Google can swoop in and buy Time Warner, but why bother?

The tech giant is doing just fine, thank you very much. With $61.2 billion in cash and a market cap of $397.62 billion, it could blow 21st Century Fox out of the water if it were to enter what is currently an auction of one. But while all the speculation about such a scenario makes for great headlines, that prospect glosses over the fact that both companies are in fundamentally different businesses. The same goes for Amazon or Facebook or any of the other cash-rich Silicon Valley giants that might kick the tires of an entertainment conglom.

Michael Nathanson, a media analyst with MoffettNathanson, described any such union as a “complete culture clash,” and noted that he’s “not sure why a tech company needs to buy a media company when they can simply license what they need.” Netflix has built up a pretty compelling suite of programming by renting content sourced from outside production companies, after all.

Having shed its publishing and cable divisions, to say nothing of its former bunkmate, AOL, Time Warner is skinnier than it has been in decades. Despite its reduced waistline, it’s still less nimble than digital players.

“The typical overhead structure of traditional entertainment studios would likely not be tolerable for a digital media company,” said Mark Patricof, co-founder and CEO of Mesa Global, an investment bank focused on the media and tech sectors.

So why do the names of digital firms keep coming up as possible buyers? Beyond the fact that they can afford it, there is a strategic logic to why tech giants would be interested in media makers. Google and Facebook want to sell ads, and having Time Warner gives them plenty of programming to expand their ad reach. Likewise, Amazon and Apple may be in the e-commerce and device spaces, but finding a way to lure consumers to their sites can helps pitch their wares. With a click of the cursor, you can go from downloading “Game of Thrones” to stocking up on paper products.

“Content is king, because it’s the Trojan Horse that gets people into the ecosystems that are these companies’ core businesses,” says Peter Csathy, CEO of Manatt Digital Media.

Silicon Valley has flirted with making content, but its overtures are economical. Google’s effort to elevate the level of programming on YouTube through its estimated $100 million investment was relatively modest; Amazon is spending more, shelling out $100 million in the third quarter of 2014 on programs such as “Alpha House.” But that’s a fraction of what studios dish out to produce and distribute TV shows and movies.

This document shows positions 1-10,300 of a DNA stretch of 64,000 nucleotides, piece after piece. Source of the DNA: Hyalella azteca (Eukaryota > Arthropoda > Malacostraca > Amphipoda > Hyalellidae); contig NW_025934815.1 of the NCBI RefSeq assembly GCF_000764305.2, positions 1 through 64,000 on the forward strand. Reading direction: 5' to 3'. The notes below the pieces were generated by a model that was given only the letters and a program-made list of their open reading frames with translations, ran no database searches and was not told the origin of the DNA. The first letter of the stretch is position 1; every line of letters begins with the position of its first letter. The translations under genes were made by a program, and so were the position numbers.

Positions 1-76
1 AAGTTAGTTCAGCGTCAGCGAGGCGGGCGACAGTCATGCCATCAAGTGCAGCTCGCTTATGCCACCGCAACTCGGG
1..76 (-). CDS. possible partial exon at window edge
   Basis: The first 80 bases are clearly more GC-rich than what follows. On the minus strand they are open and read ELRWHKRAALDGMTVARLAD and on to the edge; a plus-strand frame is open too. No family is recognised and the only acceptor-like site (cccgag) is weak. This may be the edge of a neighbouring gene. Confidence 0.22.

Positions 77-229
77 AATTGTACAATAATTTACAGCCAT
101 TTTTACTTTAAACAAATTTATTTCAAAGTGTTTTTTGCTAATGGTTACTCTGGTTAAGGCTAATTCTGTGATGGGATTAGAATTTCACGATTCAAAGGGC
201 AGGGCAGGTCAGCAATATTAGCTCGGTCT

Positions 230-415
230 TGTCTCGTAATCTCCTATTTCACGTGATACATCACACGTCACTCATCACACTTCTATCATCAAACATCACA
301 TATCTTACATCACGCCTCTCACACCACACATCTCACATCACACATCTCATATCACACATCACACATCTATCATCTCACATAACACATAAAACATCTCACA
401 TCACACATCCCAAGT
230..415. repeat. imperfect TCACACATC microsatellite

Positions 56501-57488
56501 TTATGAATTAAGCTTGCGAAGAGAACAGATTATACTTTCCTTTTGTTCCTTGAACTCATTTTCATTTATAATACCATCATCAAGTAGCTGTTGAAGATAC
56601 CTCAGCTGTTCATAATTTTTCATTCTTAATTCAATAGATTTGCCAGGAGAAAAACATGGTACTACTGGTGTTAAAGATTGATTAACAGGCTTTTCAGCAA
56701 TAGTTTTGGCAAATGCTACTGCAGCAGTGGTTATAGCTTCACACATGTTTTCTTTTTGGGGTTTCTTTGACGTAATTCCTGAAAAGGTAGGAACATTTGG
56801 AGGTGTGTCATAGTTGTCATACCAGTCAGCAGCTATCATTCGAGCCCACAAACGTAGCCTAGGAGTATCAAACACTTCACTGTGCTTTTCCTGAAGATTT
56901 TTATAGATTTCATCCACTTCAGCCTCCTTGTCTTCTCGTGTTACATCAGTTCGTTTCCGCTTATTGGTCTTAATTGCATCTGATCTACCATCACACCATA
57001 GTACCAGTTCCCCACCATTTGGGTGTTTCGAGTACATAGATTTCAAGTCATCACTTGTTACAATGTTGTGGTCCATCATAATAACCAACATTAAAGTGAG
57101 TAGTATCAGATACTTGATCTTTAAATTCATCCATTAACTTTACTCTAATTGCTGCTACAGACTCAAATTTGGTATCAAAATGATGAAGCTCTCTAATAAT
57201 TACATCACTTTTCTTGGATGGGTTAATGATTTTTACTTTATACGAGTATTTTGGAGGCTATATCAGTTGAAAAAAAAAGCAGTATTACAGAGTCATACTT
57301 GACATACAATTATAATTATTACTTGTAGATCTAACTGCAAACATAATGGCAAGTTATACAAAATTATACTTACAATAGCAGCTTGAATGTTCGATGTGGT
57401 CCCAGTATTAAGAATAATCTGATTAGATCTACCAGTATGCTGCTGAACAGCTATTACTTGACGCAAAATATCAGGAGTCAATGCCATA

“When you look at Amazon or Netflix, there’s a certain industrial logic to them having their own studio, but the reality is that Time Warner is going to go for $100 billion and they’re spending hundreds of millions to make a few shows,” said Rich Greenfield, a media and technology analyst at BTIG. “It’s a little different.”

Were HBO and its HBO Go program available independently, say, it’s easy to see why Google might be attracted to such a premium brand. It would nicely complement its Google Fiber investment, not to mention its Google Play store. As part of a bundle controlled by the pay-TV industry that Google and other internet companies are currently disrupting, it becomes less appealing.

These companies want to bring together and host content from a variety of players, but buying Time Warner imperils that delicate balance.
“It makes them instantly non-neutral, and they all want to be Switzerland,” said Rebecca Lieb, an analyst at research firm Altimeter Group.
Moreover, Microsoft’s recent announcement that it will stop cooking up original series for Xbox and close Xbox Entertainment Studios demonstrates the limited appetite that technology companies have for the challenges of developing programming.

“Tech companies aren’t really comfortable with the high cost of creation,” said Brian Bedol, co-founder of Bedrocket Media Ventures and the founder of Classic Sports Network. “They’d be inheriting a ton of legacy and infrastructure costs.”

A combo of tech and traditional media also would run counter to the current trend in mergers and acquisitions. Diversification was the rallying cry of an earlier generation of dealmakers, but now media companies are banding together as a defensive measure, fortifying themselves against an onslaught of cable and internet distribution empires. Leverage, not breadth, is this year’s fashion.

When it comes to making gaudy purchases, Google, Facebook and others have been attracted by potential, not profits. Witness the search engine’s $3.2 billion deal for home automation service Nest Labs or the social network’s $19 billion purchase of WhatsApp.

“These are companies that are based on technology and innovation and disruption, and Time Warner is almost the opposite of those things,” Lieb said.

The history of technology and media partnerships is a sad one. AOL and Time Warner ended in divorce after their combined valuation shriveled, and Sony has never figured out how to integrate its devices into the films and television shows its entertainment division creates.

Google, Amazon or another digital player may have a stomach for risk, but some gambles only lead to heartburn. Just ask former Time Warner CEO Gerald Levin.